Remember The Birds
|Louise C. Callaghan|
ISBN: 1 903392 51 9
Page Count: 72
Publication Date: Thursday, September 01, 2005
Cover Artwork: Bridget Flannery
About this Book
'Early Waking' and 'Evening' frame a collection which explores family and friends, birth and death. In Louise C. Callaghan's second collection, the poems speak of her own life and go beyond that, inviting the reader in. There is a beautifully simple and familiar symmetry here: the opening poem celebrates early morning, a hooded-crow, a girl reading, and in the final poem, 'Evening', robins swoop, swallows curve and seagulls are rose-coloured in evening light in the Island. At the heart of this volume is Callaghan's heartbreak at her granddaughter's illness and death. Both in the prelude, 'Called to See the Newborn',
Her dark head is crowned
in a tangle of wires...
and in the five poems in 'Ways of Mourning' Callaghan's lyric voice is both aural and visual. In word-choice, cadence and line-break there is no sense of straining for effect. The poems speak to each other and confirm an individual voice. In 'Secret' she writes of poetry as 'the urge to understand'. These delicate and at times deceptively fragile poems in 'Remember the Birds' focus on life, life and death. Here we find both confirmation and affirmation.
Louise C. Callaghan was born in 1948 and grew up in County Dublin. Her first poetry collection, The Puzzle-Heart, was published by Salmon in 1999. She compiled and edited Forgotten Light: An Anthology of Memory Poems (A & A Farmar, 2003). Her poetry, which is widely anthologised in Ireland and England, is included in the Field Day Anthology: Vols IV & V. A play, Find The Lady, based loosely on the life of Kate O'Brien, was signaled by the Abbey Theatre Company.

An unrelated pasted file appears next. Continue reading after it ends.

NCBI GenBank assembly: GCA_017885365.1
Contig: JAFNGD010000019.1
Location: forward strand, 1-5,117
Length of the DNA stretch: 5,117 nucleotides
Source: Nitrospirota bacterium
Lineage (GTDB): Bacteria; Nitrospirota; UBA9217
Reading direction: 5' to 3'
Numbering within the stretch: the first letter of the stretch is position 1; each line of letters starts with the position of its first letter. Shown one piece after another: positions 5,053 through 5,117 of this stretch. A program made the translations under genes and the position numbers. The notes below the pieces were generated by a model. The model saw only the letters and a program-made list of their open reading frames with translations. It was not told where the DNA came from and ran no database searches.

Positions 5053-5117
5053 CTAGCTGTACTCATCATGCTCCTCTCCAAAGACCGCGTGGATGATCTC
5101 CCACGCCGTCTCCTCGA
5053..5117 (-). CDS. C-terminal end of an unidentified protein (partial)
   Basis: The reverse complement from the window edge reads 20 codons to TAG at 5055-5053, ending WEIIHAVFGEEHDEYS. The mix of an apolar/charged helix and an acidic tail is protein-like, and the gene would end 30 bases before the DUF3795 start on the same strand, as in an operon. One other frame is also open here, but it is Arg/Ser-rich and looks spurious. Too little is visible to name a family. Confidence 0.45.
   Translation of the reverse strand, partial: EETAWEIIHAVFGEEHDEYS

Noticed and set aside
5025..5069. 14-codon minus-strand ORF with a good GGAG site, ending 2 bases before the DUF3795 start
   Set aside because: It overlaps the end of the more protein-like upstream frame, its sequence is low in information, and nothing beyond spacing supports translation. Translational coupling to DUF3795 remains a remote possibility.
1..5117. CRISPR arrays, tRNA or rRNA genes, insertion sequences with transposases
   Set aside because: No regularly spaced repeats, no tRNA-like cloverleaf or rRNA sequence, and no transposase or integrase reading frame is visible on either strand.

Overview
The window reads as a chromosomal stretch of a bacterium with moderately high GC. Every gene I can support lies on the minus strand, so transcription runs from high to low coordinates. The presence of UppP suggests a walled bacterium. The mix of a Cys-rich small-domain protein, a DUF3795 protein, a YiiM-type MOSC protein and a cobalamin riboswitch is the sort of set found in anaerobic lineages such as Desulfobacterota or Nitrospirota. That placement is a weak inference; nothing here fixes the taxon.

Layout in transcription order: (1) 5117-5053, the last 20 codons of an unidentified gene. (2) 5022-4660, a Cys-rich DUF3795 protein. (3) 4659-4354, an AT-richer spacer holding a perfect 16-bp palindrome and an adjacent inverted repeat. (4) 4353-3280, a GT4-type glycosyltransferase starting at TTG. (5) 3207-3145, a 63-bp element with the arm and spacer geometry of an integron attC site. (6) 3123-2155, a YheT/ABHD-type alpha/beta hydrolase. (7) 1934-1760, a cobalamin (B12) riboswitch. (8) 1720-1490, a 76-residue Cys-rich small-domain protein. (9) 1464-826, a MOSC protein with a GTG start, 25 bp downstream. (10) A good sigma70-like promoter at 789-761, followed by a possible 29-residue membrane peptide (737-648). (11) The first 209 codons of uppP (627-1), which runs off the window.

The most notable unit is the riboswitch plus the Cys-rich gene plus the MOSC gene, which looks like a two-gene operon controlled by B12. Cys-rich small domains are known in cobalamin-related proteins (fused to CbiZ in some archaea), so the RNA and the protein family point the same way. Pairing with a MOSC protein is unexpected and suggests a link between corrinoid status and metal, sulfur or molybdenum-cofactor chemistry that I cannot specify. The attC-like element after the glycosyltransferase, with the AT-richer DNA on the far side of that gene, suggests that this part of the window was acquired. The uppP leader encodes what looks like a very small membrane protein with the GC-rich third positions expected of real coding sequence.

Read a sample from this book
the urge to understand,
be personal too,
tell you something
you might never
a few words
in the dark
and the whole truth
A chestnut mare
alone in the meadow,
when you turned once more
no time, no hour
the foal unfolding
from the long ago grass.
This is a big-hearted, soft-spoken volume, gently steering itself towards reconciliation with loss.
Ailbhe Darcy, The Stinging Fly, Spring 2006 issue
A strong second collection, the book showcases Callaghan's accomplished use of language. Of the sequence, Ways of Mourning he says: she has created a memorial with these poems, one that should please her as much as it should touch her readers... Remember the Birds is cathedral-esque in its aspirations...
Val Nolan, Poetry Ireland Review, Summer, issue 86
At times touching, humorous, at others fragile and heartbreaking: Callaghan's lyrical poems seem deceptively easy, but reveal a subtle underscurrent of continued questioning of the world around us.
L. Meagher, Cara Magazine, Winter 2006
T.E.Hulme wrote that images in verse are not mere decoration, but the very essence of intuitive language.
The Irish Times
Macdara Woods, who launched the collection, also remarked on the edge of humour, the understatement, luminously brilliant observation, and the intellectual honesty... of this selflessly generous book.